What is Kosher? – Meat or Fleshic

The meaning of Kosher in regards to Jewish life has many rules and laws. What I will try to do is simplify the Kosher laws as best as possible and as the Jewish Family blog continues, I will then get more specific.

The basics of Kosher laws all stem from the Torah. For meat to be considered Kosher, the animal must be slaughtered in a certain way so it does not feel any pain and animals with hoofs and chews its cud. Cows have cloven hoofs and chew its cuds. Pigs have hoofs but do not chew its cud.

This list the meats, poultry, and fish which are Kosher, when slaughtered according to the laws are:

Cows

Chickens

Ducks

Lamb

Sheep

Deer

Turkeys

Fish but not shellfish

The animals must be healthy, have no disease, not have died of natural causes, or killed by another animal. Jewish law feels strongly about when an animal is killed for food, there should NEVER be suffering.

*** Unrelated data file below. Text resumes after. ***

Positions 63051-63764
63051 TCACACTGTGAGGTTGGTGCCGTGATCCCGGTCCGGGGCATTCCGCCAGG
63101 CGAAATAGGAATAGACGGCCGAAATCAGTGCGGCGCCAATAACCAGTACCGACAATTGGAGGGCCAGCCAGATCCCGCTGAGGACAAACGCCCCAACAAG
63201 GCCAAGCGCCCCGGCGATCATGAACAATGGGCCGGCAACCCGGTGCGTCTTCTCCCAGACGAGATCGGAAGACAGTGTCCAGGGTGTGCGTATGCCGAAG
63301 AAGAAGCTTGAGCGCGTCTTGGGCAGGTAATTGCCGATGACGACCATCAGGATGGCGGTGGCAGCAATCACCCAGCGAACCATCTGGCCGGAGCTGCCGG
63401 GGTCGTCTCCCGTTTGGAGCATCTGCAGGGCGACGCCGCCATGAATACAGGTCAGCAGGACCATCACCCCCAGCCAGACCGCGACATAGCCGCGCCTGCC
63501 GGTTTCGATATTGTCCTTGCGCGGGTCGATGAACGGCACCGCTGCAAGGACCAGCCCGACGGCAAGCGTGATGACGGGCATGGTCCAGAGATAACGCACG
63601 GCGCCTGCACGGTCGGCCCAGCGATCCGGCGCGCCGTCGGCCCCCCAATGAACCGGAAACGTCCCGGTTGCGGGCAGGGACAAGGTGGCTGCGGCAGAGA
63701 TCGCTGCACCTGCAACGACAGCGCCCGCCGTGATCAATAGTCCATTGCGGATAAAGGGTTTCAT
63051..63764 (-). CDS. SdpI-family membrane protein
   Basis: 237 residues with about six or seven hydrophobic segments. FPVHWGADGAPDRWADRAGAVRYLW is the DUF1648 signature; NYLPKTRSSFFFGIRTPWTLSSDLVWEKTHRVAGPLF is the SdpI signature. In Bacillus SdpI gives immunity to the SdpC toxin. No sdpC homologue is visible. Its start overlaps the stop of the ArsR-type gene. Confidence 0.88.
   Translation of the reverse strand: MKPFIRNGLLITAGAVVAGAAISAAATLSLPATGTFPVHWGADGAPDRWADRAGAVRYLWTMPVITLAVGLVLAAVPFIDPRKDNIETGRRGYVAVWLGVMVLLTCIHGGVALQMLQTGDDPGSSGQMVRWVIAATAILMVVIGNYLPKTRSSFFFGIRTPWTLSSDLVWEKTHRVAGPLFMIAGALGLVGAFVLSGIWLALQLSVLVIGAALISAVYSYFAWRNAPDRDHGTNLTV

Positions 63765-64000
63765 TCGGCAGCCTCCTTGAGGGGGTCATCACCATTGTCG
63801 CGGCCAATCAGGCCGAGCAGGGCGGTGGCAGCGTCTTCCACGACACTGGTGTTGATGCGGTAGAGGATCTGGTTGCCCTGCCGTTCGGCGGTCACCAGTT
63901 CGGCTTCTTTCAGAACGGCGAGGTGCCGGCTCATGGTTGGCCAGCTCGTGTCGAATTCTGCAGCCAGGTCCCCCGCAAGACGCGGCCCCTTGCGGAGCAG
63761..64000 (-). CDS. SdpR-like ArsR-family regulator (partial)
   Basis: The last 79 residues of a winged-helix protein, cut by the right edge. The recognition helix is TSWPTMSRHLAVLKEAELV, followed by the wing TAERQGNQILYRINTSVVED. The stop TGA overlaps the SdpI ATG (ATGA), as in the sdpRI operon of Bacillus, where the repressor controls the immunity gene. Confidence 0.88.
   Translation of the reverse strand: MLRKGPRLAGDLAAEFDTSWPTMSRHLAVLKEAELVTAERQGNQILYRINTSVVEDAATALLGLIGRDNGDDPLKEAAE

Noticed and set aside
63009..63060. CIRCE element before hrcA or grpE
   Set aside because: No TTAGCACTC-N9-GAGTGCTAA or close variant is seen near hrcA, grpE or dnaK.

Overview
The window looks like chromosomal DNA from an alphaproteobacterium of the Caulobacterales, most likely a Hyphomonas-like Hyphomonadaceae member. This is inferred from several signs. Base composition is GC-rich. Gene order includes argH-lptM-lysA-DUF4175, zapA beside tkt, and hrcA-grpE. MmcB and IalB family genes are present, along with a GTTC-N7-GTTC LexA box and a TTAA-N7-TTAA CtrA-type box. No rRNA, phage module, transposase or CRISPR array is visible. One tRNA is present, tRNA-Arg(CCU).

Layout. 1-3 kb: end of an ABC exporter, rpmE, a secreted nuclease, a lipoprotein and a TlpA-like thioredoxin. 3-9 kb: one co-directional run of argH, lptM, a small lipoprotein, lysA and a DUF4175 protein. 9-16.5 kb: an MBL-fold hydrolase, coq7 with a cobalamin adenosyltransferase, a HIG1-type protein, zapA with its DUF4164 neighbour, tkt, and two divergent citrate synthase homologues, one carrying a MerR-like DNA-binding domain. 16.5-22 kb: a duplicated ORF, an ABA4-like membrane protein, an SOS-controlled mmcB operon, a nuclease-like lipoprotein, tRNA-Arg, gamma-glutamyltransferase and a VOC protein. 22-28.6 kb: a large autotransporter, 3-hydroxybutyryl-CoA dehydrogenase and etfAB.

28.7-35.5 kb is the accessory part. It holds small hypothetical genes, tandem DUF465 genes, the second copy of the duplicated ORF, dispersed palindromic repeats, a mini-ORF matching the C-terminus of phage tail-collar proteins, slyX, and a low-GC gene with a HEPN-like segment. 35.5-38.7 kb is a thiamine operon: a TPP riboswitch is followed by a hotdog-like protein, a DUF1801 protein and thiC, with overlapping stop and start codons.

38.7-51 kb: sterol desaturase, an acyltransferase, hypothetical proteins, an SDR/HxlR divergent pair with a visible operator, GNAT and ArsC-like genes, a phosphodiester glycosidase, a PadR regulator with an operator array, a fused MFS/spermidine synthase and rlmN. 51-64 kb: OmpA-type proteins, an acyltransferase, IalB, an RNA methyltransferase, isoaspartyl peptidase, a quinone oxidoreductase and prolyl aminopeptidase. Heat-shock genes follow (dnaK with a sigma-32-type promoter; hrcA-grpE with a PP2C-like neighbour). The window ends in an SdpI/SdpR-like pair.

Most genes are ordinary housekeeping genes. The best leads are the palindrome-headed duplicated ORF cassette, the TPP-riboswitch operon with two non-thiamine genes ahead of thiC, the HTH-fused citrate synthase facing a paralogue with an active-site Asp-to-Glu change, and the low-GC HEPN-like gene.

The person who slaughters the animals is called a Shochet who is trained precisely on how and where to cut the animal.

Before the meat can be sold to any store, it must be soaked and salted. According to Jewish law, no meat should be consumed with blood and this would be considered unkosher meat and unhealthy.

For poultry and fish, the same laws apply but there are certain fish which are not considered Kosher. Any shellfish like shrimp, lobster, or mussels are scavengers which means they survive through cleaning the ocean. Because the seafood could contain diseases, Kosher laws do not consider these as Kosher foods. (Although in my book, shrimp and mussels are always a great treat!)

There are also specific laws addressing what parts of the animals which can and cannot be eaten. There are some Kosher meat brands which can be found at a local grocery store like Empire, Aaron’s, or David’s. There are also Kosher deli’s and butchers where you can get fresh cut meat, poultry ad fish.

For our chicken, we usually go to Costco and buy bags of Empire frozen boneless chicken breasts. For our fish, we often buy at a fresh fish market and our meat we go to a certified Kosher butcher. (but I am not a big red meat eater).

Stay tuned for more Kosher fun!